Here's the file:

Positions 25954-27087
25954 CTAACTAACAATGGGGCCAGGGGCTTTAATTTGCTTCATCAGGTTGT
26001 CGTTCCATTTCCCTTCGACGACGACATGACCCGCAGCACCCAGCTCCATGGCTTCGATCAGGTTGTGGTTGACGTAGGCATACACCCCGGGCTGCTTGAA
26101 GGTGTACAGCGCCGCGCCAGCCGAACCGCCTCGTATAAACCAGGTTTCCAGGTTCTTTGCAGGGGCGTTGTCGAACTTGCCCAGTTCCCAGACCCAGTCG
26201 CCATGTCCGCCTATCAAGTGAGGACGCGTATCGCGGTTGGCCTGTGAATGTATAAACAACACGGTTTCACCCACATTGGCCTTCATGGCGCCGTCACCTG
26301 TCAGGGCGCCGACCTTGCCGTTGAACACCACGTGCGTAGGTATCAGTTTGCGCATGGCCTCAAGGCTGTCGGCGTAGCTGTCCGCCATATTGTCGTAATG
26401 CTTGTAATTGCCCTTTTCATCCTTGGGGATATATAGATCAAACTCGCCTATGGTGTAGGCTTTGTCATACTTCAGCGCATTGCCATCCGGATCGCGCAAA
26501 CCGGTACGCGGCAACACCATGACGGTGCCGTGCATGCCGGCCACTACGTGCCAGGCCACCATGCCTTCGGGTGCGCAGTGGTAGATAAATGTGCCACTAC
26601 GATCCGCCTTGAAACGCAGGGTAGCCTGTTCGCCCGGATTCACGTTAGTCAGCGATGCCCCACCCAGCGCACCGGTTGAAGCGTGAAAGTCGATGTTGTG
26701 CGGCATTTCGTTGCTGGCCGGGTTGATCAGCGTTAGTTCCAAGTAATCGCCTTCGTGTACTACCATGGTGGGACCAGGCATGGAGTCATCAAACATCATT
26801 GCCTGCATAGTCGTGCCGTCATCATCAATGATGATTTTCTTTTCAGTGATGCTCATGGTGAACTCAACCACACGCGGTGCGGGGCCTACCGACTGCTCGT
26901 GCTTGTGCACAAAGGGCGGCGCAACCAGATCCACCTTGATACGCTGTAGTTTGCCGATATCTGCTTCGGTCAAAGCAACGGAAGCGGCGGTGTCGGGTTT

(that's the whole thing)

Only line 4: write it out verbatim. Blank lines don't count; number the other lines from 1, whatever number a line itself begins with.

26101 GGTGTACAGCGCCGCGCCAGCCGAACCGCCTCGTATAAACCAGGTTTCCAGGTTCTTTGCAGGGGCGTTGTCGAACTTGCCCAGTTCCCAGACCCAGTCG